Building the Terrestrial Planets: Constrained Accretion in the Inner Solar System (Icarus, 2009)

VPL Authors

Full Citation:
Raymond, S. N., O’Brien, D. P., Morbidelli, A., & Kaib, N. A. (2009). Building the terrestrial planets: Constrained accretion in the inner Solar System. Icarus, 203(2), 644–662.

To date, no accretion model has succeeded in reproducing all observed constraints in the inner Solar System. These constraints include: (1) the orbits, in particular the small eccentricities, and (2) the masses of the terrestrial planets – Mars’ relatively small mass in particular has not been adequately reproduced in previous simulations; (3) the formation timescales of Earth and Mars, as interpreted from Hf/W isotopes; (4) the bulk structure of the asteroid belt, in particular the lack of an imprint of planetary embryo-sized objects; and (5) Earth’s relatively large water content, assuming that it was delivered in the form of water-rich primitive asteroidal material. Here we present results of 40 high-resolution (N = 1000–2000) dynamical simulations of late-stage planetary accretion with the goal of reproducing these constraints, although neglecting the planet Mercury. We assume that Jupiter and Saturn are fully-formed at the start of each simulation, and test orbital configurations that are both consistent with and contrary to the “Nice model”. We find that a configuration with Jupiter and Saturn on circular orbits forms low-eccentricity terrestrial planets and a water-rich Earth on the correct timescale, but Mars’ mass is too large by a factor of 5–10 and embryos are often stranded in the asteroid belt. A configuration with Jupiter and Saturn in their current locations but with slightly higher initial eccentricities (e = 0.07–0.1) produces a small Mars, an embryo-free asteroid belt, and a reasonable Earth analog but rarely allows water delivery to Earth. None of the configurations we tested reproduced all the observed constraints. Our simulations leave us with a problem: we can reasonably satisfy the observed constraints (except for Earth’s water) with a configuration of Jupiter and Saturn that is at best marginally consistent with models of the outer Solar System, as it does not allow for any outer planet migration after a few Myr. Alternately, giant planet configurations which are consistent with the Nice model fail to reproduce Mars’ small size.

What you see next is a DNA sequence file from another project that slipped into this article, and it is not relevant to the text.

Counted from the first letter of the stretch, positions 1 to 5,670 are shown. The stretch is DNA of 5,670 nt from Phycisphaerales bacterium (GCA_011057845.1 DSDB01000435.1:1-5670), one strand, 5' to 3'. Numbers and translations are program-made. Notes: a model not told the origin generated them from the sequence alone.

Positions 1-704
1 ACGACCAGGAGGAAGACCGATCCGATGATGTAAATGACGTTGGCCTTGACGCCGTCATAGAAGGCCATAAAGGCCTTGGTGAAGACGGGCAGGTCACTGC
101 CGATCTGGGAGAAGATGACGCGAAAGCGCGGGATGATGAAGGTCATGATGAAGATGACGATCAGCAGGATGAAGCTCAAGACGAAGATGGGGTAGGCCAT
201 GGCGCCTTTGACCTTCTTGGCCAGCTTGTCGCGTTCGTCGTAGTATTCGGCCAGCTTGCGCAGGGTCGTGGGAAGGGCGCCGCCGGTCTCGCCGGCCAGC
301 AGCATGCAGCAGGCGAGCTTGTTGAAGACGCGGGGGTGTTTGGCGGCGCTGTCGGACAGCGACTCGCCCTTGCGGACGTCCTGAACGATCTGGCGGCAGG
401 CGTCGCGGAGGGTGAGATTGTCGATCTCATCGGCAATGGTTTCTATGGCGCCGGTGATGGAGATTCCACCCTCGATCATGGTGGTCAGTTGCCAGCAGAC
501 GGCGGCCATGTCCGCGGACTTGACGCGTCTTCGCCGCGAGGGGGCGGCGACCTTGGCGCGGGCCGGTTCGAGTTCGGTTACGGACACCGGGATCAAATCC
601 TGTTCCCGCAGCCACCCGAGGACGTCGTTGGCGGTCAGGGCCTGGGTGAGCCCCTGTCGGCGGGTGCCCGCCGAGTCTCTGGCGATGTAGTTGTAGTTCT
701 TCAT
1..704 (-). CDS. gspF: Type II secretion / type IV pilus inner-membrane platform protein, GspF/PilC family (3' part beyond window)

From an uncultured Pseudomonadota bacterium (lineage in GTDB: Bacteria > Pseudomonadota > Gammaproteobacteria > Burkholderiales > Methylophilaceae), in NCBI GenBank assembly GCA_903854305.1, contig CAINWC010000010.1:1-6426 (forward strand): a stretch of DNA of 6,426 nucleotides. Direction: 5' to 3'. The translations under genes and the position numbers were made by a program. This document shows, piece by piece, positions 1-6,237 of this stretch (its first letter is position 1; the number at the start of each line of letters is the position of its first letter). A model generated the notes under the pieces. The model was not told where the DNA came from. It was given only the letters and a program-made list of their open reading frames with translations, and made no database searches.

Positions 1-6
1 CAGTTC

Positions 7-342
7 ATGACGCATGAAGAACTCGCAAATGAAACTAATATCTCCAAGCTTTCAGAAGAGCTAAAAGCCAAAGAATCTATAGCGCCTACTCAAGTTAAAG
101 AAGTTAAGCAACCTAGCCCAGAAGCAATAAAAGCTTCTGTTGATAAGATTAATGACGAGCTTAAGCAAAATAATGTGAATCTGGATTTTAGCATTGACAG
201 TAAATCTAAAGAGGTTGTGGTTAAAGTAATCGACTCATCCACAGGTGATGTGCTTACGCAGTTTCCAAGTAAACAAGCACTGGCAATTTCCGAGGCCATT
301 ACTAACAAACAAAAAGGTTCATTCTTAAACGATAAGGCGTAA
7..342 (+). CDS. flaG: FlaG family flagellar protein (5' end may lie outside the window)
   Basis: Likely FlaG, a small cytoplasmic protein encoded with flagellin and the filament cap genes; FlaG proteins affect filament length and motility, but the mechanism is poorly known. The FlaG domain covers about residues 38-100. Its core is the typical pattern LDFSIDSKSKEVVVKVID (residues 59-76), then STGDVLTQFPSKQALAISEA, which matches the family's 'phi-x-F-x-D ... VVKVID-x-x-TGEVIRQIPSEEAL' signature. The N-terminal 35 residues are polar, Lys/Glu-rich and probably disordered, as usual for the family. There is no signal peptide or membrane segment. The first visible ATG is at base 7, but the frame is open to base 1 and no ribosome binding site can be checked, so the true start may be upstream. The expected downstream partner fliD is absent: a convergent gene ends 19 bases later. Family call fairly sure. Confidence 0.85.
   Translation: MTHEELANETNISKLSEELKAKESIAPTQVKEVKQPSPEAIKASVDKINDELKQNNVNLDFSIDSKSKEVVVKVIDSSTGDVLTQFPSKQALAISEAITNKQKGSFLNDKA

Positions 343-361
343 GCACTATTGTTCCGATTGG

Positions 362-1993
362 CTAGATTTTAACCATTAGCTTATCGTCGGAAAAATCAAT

VPL Research Tasks:
Task C: The Habitable Planet